Governments recruit US scientists for academic research

The science circulatory system that sends so many European researchers to the United States flows in two directions, as most European governments run programs to attract US researchers as well. As science has become truly international, and projects exceedingly expensive, cross-border flow of scientists has become vital to research progress. While European leaders of science are anxious to build one Europe by sponsoring partnerships with former Soviet Union satellites, they also encourage col

Silvia Sanides
Sep 21, 2003

The science circulatory system that sends so many European researchers to the United States flows in two directions, as most European governments run programs to attract US researchers as well. As science has become truly international, and projects exceedingly expensive, cross-border flow of scientists has become vital to research progress. While European leaders of science are anxious to build one Europe by sponsoring partnerships with former Soviet Union satellites, they also encourage collaboration with the Americas and Asia.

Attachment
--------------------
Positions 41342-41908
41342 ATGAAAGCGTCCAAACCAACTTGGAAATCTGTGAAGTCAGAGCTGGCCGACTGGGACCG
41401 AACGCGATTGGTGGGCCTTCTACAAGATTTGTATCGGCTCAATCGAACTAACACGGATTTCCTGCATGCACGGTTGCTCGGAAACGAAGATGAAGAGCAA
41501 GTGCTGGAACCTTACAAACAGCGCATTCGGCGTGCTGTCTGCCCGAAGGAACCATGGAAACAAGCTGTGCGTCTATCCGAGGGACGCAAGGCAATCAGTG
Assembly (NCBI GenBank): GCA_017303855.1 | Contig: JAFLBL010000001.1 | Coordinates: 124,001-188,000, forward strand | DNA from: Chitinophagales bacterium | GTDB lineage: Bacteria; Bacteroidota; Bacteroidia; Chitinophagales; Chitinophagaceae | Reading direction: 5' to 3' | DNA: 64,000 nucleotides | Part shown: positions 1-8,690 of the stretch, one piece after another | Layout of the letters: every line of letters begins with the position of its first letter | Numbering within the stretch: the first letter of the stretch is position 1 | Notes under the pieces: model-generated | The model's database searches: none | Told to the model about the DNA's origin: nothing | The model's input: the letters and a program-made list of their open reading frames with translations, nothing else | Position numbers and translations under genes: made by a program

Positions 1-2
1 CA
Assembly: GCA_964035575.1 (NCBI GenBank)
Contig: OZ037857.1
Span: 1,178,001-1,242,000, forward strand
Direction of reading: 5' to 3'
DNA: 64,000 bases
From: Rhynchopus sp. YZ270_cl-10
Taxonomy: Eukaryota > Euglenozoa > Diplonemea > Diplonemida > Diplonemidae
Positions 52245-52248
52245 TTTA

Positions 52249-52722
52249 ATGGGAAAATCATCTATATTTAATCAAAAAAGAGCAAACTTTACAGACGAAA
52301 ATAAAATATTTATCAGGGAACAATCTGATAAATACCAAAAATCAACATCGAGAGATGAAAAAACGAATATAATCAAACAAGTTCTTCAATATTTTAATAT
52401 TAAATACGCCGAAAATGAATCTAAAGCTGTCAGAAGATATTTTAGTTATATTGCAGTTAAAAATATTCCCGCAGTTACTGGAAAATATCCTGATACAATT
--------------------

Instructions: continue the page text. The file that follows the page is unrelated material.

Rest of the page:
Some programs are administered by multinational institutions such as the European Commission and NATO, and individual states offer their own incentives to attract foreigners. "International exchange and circulation of brains is as essential to us as it is for a science superpower like the United States," says Flavia Schlegel of the Office of Science and Technology at the Swiss Embassy in Washington, DC. To keep those brains circulating, many European nations now...

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